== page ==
1 December 2020
People living with severe mental illness are 4.5 times more likely than average to die before they reach the age of 75 in England, according to official figures published today.
The new figures, published by Public Health England, confirm that there is a dramatic gap in life expectancy for people with a severe mental illness. A gap most often caused by the prevalence of common physical health conditions.
Equally Well UK is a national collaborative that aims to close the gap by helping organisations to improve physical health support to people with mental health difficulties.
Equally Well’s clinical chair Professor Wendy Burn said: “Today’s data underlines why concerted and sustained action to support better physical health for people with severe mental illness is essential. With emerging data showing that people with a severe mental illness are also more likely to die from COVID-19, this cannot wait. We must ensure that people with severe mental illness get prioritised access to vaccines and other protections. We need to see more people with mental illness getting annual health checks, help to stop smoking when they want it, and opportunities to eat well and be physically active. And we need to ensure people have enough money to live on and safe and secure housing.”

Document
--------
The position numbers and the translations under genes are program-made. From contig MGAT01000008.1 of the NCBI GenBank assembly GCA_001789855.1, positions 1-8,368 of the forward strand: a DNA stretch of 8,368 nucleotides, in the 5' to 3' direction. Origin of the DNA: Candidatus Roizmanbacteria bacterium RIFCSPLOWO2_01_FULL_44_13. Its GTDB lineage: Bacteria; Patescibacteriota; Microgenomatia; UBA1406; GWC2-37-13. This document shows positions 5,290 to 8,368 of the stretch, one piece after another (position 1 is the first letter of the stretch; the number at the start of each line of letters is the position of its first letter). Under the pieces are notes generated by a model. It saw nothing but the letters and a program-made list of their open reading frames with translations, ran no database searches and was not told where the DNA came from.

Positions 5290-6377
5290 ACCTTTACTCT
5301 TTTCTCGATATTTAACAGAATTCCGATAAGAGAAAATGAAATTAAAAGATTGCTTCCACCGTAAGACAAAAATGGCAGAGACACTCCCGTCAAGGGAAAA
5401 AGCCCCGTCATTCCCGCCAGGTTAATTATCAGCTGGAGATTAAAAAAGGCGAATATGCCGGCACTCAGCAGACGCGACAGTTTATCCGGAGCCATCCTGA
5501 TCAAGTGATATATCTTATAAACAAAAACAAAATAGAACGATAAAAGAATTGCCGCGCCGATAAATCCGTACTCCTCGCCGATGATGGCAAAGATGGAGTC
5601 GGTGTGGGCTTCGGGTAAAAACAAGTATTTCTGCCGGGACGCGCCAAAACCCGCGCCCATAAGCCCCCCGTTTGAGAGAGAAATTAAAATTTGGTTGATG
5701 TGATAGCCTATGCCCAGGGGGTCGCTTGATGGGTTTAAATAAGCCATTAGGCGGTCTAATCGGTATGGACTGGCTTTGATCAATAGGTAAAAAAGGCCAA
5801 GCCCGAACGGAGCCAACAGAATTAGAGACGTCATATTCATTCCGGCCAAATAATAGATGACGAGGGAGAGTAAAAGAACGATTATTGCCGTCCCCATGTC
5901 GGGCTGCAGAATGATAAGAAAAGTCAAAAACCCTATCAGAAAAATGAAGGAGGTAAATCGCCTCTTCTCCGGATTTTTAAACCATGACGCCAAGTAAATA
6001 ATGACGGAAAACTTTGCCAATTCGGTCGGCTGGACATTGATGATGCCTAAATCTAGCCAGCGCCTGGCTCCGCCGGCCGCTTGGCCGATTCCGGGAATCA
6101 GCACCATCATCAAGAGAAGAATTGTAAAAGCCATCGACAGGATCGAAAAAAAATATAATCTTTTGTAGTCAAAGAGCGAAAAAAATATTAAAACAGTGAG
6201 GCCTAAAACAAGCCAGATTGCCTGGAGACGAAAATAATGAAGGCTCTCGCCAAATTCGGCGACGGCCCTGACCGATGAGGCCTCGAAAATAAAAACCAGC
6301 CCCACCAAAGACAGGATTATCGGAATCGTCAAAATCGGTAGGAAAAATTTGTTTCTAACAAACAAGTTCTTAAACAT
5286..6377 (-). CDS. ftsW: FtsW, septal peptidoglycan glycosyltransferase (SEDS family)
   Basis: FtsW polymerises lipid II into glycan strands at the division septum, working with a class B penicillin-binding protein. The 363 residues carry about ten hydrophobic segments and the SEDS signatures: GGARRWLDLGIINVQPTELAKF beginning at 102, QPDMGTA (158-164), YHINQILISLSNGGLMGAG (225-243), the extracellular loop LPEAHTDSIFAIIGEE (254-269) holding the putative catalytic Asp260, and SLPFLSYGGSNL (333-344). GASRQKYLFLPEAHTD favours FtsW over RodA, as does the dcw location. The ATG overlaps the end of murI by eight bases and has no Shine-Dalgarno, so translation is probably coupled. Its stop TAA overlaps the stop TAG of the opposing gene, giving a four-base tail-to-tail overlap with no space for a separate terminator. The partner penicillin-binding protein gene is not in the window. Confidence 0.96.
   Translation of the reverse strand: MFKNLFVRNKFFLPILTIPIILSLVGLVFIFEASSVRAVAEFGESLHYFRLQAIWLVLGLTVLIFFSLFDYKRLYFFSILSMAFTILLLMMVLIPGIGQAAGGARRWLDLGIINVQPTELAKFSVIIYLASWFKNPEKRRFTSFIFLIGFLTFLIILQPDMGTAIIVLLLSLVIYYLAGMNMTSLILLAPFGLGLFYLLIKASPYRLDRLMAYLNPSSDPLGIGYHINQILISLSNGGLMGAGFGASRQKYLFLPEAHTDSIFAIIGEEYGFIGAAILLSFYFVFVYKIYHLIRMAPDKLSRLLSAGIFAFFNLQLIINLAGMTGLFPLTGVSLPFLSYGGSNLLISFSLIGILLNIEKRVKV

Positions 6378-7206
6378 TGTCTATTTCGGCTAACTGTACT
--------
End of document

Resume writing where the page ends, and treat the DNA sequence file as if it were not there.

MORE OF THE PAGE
Equally Well’s Expert by Experience Group chair Kevin James said: “Today’s data highlights the need to empower, enable and support people with severe mental illness at every possible step to improve their physical health alongside the care given for their mental health. Severe mental illness and physical health is everyone’s business and what is crucial for this is making every contact count. This includes making sure that everyone receives their physical health check and that it’s not just a tick boxing exercise but a way of improving people’s lives.”